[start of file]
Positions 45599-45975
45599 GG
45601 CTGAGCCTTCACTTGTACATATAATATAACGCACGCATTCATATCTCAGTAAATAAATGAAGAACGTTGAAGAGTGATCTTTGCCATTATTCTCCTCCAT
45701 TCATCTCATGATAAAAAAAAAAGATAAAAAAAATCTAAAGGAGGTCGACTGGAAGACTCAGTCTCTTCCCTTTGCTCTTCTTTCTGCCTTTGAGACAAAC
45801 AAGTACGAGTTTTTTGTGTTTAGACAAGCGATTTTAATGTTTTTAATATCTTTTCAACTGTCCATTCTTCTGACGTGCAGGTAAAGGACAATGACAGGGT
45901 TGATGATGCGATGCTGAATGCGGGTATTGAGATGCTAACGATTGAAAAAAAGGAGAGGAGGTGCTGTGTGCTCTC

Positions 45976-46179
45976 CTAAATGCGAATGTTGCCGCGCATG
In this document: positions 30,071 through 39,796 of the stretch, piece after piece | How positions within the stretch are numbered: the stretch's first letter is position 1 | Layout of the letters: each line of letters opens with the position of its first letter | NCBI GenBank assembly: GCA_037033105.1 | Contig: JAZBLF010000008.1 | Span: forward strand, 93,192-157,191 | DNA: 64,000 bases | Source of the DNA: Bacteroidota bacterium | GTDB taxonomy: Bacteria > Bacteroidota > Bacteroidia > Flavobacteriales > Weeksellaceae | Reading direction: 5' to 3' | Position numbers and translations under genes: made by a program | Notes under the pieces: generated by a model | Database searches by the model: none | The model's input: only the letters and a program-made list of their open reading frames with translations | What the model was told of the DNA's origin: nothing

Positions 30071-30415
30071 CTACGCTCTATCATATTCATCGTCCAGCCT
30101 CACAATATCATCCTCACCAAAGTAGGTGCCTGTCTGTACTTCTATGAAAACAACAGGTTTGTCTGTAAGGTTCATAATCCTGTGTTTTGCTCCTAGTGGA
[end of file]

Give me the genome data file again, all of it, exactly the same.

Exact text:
Positions 45599-45975
45599 GG
45601 CTGAGCCTTCACTTGTACATATAATATAACGCACGCATTCATATCTCAGTAAATAAATGAAGAACGTTGAAGAGTGATCTTTGCCATTATTCTCCTCCAT
45701 TCATCTCATGATAAAAAAAAAAGATAAAAAAAATCTAAAGGAGGTCGACTGGAAGACTCAGTCTCTTCCCTTTGCTCTTCTTTCTGCCTTTGAGACAAAC
45801 AAGTACGAGTTTTTTGTGTTTAGACAAGCGATTTTAATGTTTTTAATATCTTTTCAACTGTCCATTCTTCTGACGTGCAGGTAAAGGACAATGACAGGGT
45901 TGATGATGCGATGCTGAATGCGGGTATTGAGATGCTAACGATTGAAAAAAAGGAGAGGAGGTGCTGTGTGCTCTC

Positions 45976-46179
45976 CTAAATGCGAATGTTGCCGCGCATG
In this document: positions 30,071 through 39,796 of the stretch, piece after piece | How positions within the stretch are numbered: the stretch's first letter is position 1 | Layout of the letters: each line of letters opens with the position of its first letter | NCBI GenBank assembly: GCA_037033105.1 | Contig: JAZBLF010000008.1 | Span: forward strand, 93,192-157,191 | DNA: 64,000 bases | Source of the DNA: Bacteroidota bacterium | GTDB taxonomy: Bacteria > Bacteroidota > Bacteroidia > Flavobacteriales > Weeksellaceae | Reading direction: 5' to 3' | Position numbers and translations under genes: made by a program | Notes under the pieces: generated by a model | Database searches by the model: none | The model's input: only the letters and a program-made list of their open reading frames with translations | What the model was told of the DNA's origin: nothing

Positions 30071-30415
30071 CTACGCTCTATCATATTCATCGTCCAGCCT
30101 CACAATATCATCCTCACCAAAGTAGGTGCCTGTCTGTACTTCTATGAAAACAACAGGTTTGTCTGTAAGGTTCATAATCCTGTGTTTTGCTCCTAGTGGA